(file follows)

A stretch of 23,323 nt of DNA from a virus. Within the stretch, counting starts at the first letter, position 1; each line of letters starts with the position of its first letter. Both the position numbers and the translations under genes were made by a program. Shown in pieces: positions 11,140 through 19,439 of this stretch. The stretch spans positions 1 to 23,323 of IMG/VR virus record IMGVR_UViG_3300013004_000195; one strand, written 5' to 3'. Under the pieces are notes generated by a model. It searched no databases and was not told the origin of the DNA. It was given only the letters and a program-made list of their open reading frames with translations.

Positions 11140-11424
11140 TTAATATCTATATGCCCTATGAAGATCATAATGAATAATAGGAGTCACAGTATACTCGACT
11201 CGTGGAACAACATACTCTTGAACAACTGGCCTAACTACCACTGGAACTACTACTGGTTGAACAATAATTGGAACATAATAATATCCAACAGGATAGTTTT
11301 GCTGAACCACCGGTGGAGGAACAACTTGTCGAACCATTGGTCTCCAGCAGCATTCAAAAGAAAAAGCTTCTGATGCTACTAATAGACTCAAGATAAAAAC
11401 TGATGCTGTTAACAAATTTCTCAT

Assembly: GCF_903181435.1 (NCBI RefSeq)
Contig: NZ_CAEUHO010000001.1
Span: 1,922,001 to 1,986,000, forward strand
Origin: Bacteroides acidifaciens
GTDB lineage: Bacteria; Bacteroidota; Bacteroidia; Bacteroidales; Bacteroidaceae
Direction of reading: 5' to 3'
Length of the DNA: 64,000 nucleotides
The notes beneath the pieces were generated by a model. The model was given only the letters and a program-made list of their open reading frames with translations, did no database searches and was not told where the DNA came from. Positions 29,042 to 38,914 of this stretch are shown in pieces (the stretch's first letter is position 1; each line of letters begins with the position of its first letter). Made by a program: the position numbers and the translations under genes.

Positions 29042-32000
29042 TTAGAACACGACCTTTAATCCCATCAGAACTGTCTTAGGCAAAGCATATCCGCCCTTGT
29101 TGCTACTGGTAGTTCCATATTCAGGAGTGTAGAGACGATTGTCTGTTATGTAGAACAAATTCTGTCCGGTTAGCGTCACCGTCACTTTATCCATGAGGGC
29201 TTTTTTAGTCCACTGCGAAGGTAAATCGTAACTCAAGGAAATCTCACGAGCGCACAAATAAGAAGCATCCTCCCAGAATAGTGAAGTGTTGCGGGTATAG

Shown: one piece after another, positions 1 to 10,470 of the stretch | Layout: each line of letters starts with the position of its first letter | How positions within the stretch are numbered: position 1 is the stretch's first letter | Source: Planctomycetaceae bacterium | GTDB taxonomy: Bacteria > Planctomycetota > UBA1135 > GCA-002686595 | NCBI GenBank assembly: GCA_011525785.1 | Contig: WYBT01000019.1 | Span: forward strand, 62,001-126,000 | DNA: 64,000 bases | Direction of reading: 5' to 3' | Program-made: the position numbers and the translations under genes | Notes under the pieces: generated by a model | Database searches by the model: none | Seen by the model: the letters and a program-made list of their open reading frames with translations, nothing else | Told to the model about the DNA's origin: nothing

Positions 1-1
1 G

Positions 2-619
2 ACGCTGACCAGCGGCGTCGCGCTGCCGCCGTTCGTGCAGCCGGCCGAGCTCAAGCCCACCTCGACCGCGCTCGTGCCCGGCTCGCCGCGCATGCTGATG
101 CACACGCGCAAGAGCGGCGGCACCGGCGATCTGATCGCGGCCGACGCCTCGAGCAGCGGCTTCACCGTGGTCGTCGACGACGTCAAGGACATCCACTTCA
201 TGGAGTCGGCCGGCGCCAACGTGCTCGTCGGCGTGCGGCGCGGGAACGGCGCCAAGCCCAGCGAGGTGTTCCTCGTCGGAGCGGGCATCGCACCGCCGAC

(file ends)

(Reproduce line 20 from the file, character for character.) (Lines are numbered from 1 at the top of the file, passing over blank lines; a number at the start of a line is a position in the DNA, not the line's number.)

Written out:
Positions 1-1